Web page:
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fish species identification (4)

German researchers have developed and undertaken an in-house validation of an LC-MS and LC-MS/MS-based assay for authenticity testing of certain fish species. An enzyme digest and trypsin hydrolysis of freeze dried samples of commercially available Lutjanus malabaricus (red snapper) and Sebastes spp. (redfish) were analysed by LC-electrospray-MS and MS/MS assay with multivariate analysis, which enabled the two species to be  distinguished from each other. An additional 68 samples [nine additional marine species such as pangasius (Pangasianodon hypophthalmus), salmon (Salmo salar), turbot (Scophthalmus maximus), plaice (Pleuronectes platessa), sole (Solea solea), lemon sole (Glyptocephalus cynoglossus), halibut (Reinhardtius hypoglossoides), red salmon (Oncorhynchus nerka), and great scallop (Pecten jacobaeus)] served as blinded negative controls to ensure the specificity of the assay. 

 Read the abstract here, or the complete research paper

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In this article, untargeted methods capable determining the authenticity of foods are reviewed. The article also reviews and discusses a more specific focus on methods for detecting fish adulteration/substitution and involving sensory, physicochemical, DNA-based, chromatographic and spectroscopic measurements, combined with chemometric tools.
                      Read the full review at: untargeted methods for fish

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JRC (the EU Commission's Joint Research Centre) has just published a report summarising 20 years of EU funded projects on the development of emerging technologies to identify fish species and improve fish trade traceability. The report covers methods based on DNA amplification, DNA sequencing, DNA arrays, proteomics and chemical profiling.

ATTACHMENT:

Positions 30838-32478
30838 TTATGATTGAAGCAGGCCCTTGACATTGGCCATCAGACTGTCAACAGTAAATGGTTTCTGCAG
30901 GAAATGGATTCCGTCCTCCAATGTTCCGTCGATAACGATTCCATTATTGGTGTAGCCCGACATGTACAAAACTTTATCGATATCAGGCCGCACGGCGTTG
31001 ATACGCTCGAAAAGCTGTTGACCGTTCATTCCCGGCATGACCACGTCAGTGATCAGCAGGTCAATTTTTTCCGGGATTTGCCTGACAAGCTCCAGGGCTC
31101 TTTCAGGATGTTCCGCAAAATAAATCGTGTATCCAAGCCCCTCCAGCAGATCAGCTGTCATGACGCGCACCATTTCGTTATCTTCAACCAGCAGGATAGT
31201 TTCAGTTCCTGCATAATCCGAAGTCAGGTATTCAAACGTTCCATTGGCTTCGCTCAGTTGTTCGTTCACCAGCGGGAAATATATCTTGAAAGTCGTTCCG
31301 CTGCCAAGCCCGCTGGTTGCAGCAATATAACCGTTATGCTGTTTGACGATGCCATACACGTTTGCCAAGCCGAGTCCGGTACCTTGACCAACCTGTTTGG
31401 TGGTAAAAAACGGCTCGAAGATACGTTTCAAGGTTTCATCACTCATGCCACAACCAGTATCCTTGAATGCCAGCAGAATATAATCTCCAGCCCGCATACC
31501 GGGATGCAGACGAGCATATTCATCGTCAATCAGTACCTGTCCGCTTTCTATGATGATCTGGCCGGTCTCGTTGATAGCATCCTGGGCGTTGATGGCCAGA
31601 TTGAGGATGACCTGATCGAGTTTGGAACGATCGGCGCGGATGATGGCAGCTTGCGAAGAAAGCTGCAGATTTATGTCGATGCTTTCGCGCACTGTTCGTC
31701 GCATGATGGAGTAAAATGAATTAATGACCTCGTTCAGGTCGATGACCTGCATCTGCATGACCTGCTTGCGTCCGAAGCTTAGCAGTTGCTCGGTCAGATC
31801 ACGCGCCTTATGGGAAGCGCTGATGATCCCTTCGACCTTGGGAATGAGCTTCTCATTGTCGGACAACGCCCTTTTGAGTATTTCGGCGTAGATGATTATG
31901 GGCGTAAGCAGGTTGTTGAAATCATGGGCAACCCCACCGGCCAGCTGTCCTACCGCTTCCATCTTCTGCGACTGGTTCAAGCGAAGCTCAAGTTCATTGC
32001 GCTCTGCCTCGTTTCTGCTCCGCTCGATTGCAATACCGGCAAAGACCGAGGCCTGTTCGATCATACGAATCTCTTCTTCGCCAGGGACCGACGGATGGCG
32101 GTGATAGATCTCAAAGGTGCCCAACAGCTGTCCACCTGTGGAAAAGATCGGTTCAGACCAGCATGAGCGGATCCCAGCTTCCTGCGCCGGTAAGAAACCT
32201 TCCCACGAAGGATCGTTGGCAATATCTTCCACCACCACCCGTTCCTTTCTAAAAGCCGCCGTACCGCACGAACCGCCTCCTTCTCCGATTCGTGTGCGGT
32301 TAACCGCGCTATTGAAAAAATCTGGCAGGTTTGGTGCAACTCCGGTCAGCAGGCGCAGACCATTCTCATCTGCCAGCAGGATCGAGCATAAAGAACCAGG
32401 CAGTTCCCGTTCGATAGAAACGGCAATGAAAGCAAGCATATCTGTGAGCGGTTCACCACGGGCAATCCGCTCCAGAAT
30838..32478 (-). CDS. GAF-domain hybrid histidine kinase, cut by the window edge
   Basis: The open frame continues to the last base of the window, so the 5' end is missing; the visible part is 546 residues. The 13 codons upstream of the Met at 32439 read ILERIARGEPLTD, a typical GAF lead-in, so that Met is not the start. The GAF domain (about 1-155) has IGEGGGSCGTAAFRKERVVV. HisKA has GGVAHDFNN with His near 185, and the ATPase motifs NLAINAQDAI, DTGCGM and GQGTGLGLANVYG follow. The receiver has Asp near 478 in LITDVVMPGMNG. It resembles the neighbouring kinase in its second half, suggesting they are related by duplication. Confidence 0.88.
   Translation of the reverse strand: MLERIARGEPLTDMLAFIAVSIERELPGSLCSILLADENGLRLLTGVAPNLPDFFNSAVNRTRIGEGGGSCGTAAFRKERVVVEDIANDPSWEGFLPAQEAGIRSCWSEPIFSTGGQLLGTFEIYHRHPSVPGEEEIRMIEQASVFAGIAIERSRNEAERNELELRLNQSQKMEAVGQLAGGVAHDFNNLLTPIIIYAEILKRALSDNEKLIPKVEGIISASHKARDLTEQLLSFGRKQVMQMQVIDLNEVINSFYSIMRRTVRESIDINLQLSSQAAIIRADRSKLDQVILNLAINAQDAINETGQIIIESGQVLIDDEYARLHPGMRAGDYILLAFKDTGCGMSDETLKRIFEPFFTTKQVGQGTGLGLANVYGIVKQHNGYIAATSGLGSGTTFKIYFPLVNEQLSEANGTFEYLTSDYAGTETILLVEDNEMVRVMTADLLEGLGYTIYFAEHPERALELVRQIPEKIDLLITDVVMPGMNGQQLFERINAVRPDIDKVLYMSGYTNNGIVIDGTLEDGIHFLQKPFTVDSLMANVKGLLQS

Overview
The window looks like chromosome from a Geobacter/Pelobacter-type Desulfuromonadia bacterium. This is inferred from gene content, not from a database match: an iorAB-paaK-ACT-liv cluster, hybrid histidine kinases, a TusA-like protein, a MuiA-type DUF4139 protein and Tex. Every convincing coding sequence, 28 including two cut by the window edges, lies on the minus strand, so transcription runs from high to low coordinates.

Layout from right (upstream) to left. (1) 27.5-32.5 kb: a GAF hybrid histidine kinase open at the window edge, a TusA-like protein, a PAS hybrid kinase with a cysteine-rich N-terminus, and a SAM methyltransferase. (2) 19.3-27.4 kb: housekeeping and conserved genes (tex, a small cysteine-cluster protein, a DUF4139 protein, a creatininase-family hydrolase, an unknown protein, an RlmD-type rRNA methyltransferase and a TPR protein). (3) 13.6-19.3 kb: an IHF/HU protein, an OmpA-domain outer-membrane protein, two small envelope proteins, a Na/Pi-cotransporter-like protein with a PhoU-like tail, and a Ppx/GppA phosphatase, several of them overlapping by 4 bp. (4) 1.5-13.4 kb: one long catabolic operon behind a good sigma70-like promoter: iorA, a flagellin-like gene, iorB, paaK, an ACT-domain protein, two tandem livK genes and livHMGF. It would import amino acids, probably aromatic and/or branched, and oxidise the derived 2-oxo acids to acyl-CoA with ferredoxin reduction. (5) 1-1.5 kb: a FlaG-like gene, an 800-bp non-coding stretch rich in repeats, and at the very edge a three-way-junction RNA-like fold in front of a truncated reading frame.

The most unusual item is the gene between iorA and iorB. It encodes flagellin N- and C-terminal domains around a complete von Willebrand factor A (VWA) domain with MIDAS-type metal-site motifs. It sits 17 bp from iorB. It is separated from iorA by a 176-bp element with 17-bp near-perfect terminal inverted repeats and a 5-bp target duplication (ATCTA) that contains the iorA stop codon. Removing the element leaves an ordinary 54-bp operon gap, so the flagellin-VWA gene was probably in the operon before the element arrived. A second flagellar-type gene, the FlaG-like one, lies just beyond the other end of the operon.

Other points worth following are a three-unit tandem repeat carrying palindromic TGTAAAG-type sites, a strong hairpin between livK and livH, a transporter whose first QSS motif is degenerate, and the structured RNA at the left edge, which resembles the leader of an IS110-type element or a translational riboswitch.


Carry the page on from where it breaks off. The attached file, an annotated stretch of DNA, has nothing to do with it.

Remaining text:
Read the report at: JRC fish species report

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This paper records the outcome of the latest and largest multi-species, transnational survey of fish labelling to date, which demonstrates an apparent reduction of seafood mislabelling in Europe. The authors argue that recent efforts in legislation, governance, and outreach have had a positive impact on industry regulation coupled with successful molecular biology methodology.

Read more at: http://usir.salford.ac.uk/37241/1/Mariani%20et%20al_Final-FEE-Dec2015.pdf

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